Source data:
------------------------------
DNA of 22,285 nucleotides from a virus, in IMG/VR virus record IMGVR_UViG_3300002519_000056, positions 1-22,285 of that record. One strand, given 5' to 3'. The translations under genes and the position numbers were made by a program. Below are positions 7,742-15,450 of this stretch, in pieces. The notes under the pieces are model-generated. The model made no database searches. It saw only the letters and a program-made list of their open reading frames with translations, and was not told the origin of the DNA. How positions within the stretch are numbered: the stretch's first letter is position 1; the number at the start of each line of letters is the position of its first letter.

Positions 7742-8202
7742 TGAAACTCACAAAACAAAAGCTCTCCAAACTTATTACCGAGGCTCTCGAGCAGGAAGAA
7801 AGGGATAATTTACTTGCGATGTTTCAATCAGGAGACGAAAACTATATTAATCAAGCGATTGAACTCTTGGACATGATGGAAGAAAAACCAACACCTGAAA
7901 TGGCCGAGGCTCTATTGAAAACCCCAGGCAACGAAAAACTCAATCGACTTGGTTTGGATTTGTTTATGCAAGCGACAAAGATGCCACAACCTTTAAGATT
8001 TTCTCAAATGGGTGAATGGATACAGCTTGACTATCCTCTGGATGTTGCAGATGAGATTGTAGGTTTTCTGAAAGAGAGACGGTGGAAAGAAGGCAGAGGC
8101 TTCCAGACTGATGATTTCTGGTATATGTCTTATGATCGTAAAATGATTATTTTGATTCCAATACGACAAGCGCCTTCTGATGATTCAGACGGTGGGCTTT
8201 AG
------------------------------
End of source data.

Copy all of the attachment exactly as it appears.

DNA of 22,285 nucleotides from a virus, in IMG/VR virus record IMGVR_UViG_3300002519_000056, positions 1-22,285 of that record. One strand, given 5' to 3'. The translations under genes and the position numbers were made by a program. Below are positions 7,742-15,450 of this stretch, in pieces. The notes under the pieces are model-generated. The model made no database searches. It saw only the letters and a program-made list of their open reading frames with translations, and was not told the origin of the DNA. How positions within the stretch are numbered: the stretch's first letter is position 1; the number at the start of each line of letters is the position of its first letter.

Positions 7742-8202
7742 TGAAACTCACAAAACAAAAGCTCTCCAAACTTATTACCGAGGCTCTCGAGCAGGAAGAA
7801 AGGGATAATTTACTTGCGATGTTTCAATCAGGAGACGAAAACTATATTAATCAAGCGATTGAACTCTTGGACATGATGGAAGAAAAACCAACACCTGAAA
7901 TGGCCGAGGCTCTATTGAAAACCCCAGGCAACGAAAAACTCAATCGACTTGGTTTGGATTTGTTTATGCAAGCGACAAAGATGCCACAACCTTTAAGATT
8001 TTCTCAAATGGGTGAATGGATACAGCTTGACTATCCTCTGGATGTTGCAGATGAGATTGTAGGTTTTCTGAAAGAGAGACGGTGGAAAGAAGGCAGAGGC
8101 TTCCAGACTGATGATTTCTGGTATATGTCTTATGATCGTAAAATGATTATTTTGATTCCAATACGACAAGCGCCTTCTGATGATTCAGACGGTGGGCTTT
8201 AG